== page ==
Director Larry Cohen's The Ambulance is unapologetic, early '90s cheese about a Manhattan-based human trafficking ring. Starring a chattier-than-usual Eric Roberts, The Ambulance wastes no time pondering plausibility, but the film has a certain junk-movie charm. If nothing else, the scenes of an old school ambulance ransacking the city are good for a laugh.
Josh Baker (Roberts) meets a beautiful woman, Cheryl (Janine Turner), on the street one afternoon, only to see her faint and be carted off to the hospital in an ambulance. When Baker tries to find Cheryl at the hospital, he realizes she was never admitted. With the help of an unconvinced New York City police lieutenant (James Earl Jones), Baker attempts to expose trafficking conspiracy without implicating himself in Cheryl's disappearance.
The idea that the emergency service called upon to save your life could also take it is an interesting concept. In The Ambulance, the titular vehicle is staffed by generic thugs, and it makes its way around the city with ease. Baker catches on to the conspiracy quickly, which makes him a prime target for the meat wagon. Its goons beat up Baker and send him to the hospital. When they return to finish the job, Baker's elderly roommate saves his life by pulling the fire alarm.
The Ambulance has a sort of freewheeling, madcap vibe about it, and, despite some stretches of inactivity, the movie is funny and thrilling. The ambulance becomes quite the villain, smashing through walls, careening down narrow alleys and stalking Baker throughout Manhattan. I half expected it to turn up reflected in the bathroom mirror. Its ridiculous presence at nearly every turn is both hilarious and unnerving.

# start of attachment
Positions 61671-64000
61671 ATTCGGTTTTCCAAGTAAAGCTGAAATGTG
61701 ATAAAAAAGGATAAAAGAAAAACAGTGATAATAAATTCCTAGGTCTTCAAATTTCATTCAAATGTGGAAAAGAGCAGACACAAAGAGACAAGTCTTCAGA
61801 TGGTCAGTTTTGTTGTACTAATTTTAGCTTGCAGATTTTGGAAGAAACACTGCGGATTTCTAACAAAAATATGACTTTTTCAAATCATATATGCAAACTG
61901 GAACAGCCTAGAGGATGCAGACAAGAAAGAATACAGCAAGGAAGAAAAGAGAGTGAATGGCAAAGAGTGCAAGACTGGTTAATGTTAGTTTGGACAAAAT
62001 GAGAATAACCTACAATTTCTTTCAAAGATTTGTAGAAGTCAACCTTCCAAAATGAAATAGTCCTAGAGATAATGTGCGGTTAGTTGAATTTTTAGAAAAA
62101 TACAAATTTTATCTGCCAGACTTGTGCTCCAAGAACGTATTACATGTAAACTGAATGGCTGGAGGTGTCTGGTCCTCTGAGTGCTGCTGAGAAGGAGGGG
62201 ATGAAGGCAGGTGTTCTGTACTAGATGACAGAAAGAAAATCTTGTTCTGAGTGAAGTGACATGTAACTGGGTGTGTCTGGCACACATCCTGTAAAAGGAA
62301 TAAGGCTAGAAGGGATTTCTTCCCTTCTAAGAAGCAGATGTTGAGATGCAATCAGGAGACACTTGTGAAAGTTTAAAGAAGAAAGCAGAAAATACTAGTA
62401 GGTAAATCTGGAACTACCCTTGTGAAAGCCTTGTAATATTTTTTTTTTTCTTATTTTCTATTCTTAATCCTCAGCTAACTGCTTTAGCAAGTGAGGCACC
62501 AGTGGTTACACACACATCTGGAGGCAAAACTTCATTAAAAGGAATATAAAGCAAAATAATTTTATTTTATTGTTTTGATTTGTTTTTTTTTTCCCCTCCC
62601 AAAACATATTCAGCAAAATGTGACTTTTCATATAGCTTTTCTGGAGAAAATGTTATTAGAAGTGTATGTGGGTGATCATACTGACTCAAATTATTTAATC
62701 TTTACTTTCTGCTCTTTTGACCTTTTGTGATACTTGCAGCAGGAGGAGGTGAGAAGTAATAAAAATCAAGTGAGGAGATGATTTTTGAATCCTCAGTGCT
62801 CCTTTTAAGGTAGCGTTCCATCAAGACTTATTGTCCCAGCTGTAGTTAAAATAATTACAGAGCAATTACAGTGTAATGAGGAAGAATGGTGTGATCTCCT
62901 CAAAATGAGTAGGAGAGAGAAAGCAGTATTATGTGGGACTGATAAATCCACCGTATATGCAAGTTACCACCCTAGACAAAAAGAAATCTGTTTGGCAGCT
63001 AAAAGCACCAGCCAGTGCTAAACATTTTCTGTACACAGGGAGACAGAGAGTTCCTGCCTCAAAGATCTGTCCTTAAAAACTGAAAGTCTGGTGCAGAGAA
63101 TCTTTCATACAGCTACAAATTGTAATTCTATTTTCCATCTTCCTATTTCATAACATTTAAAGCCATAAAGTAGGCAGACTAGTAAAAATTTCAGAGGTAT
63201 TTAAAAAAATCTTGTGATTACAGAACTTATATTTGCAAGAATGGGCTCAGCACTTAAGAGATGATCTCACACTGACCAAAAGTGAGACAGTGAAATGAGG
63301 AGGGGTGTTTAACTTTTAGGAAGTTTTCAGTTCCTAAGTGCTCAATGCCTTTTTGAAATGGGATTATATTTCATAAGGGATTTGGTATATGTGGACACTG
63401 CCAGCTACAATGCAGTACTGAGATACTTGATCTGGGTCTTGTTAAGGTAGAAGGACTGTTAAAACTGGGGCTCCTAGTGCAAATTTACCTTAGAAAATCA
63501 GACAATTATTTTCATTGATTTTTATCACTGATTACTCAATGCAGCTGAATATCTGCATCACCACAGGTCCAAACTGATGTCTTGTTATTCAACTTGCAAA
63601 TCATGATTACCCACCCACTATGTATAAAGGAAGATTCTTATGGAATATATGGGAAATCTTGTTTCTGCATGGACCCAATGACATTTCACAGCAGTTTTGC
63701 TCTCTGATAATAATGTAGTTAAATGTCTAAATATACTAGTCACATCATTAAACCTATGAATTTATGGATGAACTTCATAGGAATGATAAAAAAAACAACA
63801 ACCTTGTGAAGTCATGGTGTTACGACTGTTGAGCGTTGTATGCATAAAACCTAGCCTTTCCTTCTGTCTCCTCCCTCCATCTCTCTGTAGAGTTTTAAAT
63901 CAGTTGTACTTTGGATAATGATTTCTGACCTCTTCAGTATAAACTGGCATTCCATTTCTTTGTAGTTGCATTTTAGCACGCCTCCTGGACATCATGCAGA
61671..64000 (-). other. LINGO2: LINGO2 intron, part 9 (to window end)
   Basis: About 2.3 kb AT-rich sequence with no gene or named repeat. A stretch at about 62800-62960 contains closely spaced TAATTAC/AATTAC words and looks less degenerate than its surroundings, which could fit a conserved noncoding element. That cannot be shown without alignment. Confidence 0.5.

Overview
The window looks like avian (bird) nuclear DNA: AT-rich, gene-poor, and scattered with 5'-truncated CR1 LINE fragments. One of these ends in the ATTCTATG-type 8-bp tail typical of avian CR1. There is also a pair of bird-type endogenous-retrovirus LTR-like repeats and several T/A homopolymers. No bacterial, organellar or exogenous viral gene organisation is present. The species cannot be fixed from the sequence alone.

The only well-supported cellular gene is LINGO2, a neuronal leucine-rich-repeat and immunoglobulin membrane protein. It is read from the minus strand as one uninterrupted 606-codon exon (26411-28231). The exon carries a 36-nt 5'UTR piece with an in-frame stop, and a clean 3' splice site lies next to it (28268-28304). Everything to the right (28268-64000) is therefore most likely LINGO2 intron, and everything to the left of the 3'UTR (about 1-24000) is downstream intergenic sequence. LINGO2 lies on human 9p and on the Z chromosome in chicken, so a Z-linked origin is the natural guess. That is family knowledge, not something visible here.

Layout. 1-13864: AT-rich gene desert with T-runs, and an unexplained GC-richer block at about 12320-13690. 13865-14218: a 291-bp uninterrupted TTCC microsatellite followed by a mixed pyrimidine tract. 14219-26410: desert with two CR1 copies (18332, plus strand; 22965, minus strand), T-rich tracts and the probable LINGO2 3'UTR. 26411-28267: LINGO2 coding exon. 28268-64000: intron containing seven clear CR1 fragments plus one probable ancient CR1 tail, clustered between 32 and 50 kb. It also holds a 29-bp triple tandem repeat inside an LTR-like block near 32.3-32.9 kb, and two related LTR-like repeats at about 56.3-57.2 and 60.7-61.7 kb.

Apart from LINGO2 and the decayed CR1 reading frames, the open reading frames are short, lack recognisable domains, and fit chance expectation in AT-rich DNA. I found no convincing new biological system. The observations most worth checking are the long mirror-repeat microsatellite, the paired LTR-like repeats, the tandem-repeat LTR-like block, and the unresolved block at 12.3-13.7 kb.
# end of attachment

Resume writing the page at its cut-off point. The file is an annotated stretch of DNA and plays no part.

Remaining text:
Roberts keeps the film afloat with a charm I never knew existed. Baker is self-depreciating and engaging, and Roberts clearly enjoys running with the material. The human trafficking conspiracy at the heart of The Ambulance is scary stuff. The movie is preposterous, but I cannot claim I wasn't entertained.
PICTURE AND SOUND:
The Ambulance is part of MGM's Limited Edition Collection, a movies-on-demand program for the studio's lesser-known titles. Each movie is presented on a DVD-R without extras. A message before the film indicates that the transfer comes from the best available source. The anamorphic widescreen presentation is actually pretty decent. The picture is clear, with strong colors and natural skin tones. Detail is generally solid and blacks are deep. I noticed no instances of digital manipulation. The Ambulance looks about as good as most mid-level '90s movies. The 2.0 stereo track is adequate. Dialogue is clear and distinct, and effects have some depth. A surround track would have been nice, but this stereo offering gets the job done.
Although it seems like the kind of movie the USA Network ran twice a week back in the '90s, The Ambulance is an enjoyable, paranoid thriller in which Eric Roberts must track down a rogue ambulance terrorizing New York City's streets and trafficking in humans. With some wild chase scenes and a few random shoot-outs, The Ambulance may be just enough entertainment for one evening. Rent It.
William lives in Raleigh, North Carolina, and looks forward to a Friday-afternoon matinee.